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Ankara has officially withdrawn a black list of German companies it accused of funding terrorist organizations in Turkey. But the diplomatic row between the two NATO partners continues to rage.
The German interior ministry said on Monday it was informed by Turkish officials that the allegations levelled against nearly 700 German firms, including big corporations such as automaker Daimler and chemical firm BASF, had been withdrawn.
Interior Ministry spokesman Tobias Plate told reporters Ankara had assured Berlin that "Turkish authorities were not investigating companies on the list in Turkey and in Germany."
Last week it was revealed that Turkey had forwarded to German law enforcement authorities a black list of companies and individuals being investigated for links to the group headed by the US-based preacher Fethullah Gulen, who Ankara blames for Turkey's failed coup last year.
Apart from German corporations, the list was reported to include a Turkish fast food restaurant and a late-night food store. In May, it was lodged with Interpol, newspapers reported.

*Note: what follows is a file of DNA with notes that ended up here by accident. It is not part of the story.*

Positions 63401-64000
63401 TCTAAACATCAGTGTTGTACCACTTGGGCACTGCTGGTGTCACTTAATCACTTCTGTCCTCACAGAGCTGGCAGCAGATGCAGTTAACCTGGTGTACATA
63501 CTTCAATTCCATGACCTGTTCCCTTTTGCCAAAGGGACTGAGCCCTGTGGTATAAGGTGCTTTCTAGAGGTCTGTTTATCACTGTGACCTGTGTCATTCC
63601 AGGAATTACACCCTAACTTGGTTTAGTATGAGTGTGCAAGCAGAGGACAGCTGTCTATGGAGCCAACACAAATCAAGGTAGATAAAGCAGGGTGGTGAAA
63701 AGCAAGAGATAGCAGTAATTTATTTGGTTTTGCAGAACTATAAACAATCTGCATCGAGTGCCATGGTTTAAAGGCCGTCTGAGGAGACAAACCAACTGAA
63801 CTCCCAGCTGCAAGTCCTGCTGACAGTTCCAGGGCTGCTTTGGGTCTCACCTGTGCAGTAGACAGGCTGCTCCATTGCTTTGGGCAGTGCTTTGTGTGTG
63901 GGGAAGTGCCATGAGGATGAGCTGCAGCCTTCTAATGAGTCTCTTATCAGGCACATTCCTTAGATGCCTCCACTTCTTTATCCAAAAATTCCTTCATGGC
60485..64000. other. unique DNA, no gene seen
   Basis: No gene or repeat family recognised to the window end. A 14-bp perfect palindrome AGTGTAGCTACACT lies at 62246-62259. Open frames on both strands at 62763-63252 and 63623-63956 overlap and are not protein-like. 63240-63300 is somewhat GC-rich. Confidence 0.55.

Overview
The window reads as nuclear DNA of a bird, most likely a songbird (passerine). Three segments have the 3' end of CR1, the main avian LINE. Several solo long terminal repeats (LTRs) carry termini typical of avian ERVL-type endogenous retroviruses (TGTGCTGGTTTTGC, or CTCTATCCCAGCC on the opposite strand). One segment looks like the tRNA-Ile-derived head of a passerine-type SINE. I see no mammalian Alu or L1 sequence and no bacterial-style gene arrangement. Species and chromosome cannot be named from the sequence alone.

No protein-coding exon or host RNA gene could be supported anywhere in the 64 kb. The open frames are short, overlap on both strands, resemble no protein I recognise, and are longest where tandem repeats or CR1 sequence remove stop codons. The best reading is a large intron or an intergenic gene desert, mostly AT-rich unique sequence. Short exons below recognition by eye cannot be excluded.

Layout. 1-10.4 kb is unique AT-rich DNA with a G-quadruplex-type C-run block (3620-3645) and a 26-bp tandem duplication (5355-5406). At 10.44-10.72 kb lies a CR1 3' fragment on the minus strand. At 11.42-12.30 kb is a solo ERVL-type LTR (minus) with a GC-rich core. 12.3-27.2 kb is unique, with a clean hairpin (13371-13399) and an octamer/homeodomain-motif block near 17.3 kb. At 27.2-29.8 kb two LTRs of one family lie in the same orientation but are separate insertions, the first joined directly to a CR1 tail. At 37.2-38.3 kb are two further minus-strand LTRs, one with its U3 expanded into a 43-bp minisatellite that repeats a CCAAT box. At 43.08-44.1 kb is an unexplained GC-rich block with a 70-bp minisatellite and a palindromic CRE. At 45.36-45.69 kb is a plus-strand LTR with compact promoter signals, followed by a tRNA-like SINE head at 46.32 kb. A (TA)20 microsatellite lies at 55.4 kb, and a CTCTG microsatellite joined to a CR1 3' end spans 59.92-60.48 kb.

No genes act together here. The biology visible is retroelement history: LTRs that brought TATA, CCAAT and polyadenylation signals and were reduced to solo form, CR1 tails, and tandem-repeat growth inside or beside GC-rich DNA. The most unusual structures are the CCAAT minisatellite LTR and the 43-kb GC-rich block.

According to Plate, the Turkish government was now claiming the suspicion had been based on a "communication problem."
On Friday, Turkish President Recep Tayyip Erdogan denied the existence of the list, saying the reports were "black propaganda" aimed at pressurizing German companies not to invest in Turkey. "You have no power to darken Turkey," Erdogan said. Turkish Prime Minister Binali Yildirim described media reports as "entirely a lie" and urged Berlin to solve an escalating crisis through dialogue.
A spokeswoman for the German economy ministry, Tanja Alemany, said Monday that despite the "clarification" of the issue, it would "take a while before German companies can win back confidence" in Turkey as a place to do business.
Ankara's overture to Berlin came amid severe tensions between the NATO allies over arrests of German citizens. On Thursday, German Foreign Minister Sigmar Gabriel said Berlin would review state guarantees for foreign investment in Turkey and urge businesses against putting their money in the country. In addition, the Foreign Ministry warned it could no longer guarantee its citizens' safety in Turkey
The latest crisis was precipitated by the order of a Turkish court to remand in custody six human rights activists detained on an island off Istanbul including Amnesty International's Turkey director Idil Eser and Berlin-based activist Peter Steudtner.
But Berlin was already furious over the jailing in February of Deniz Yucel, Turkey correspondent for Die Welt newspaper, who Erdogan has personally denounced as a "terror agent."
uhe/jh (Reuters, AFP, dpa)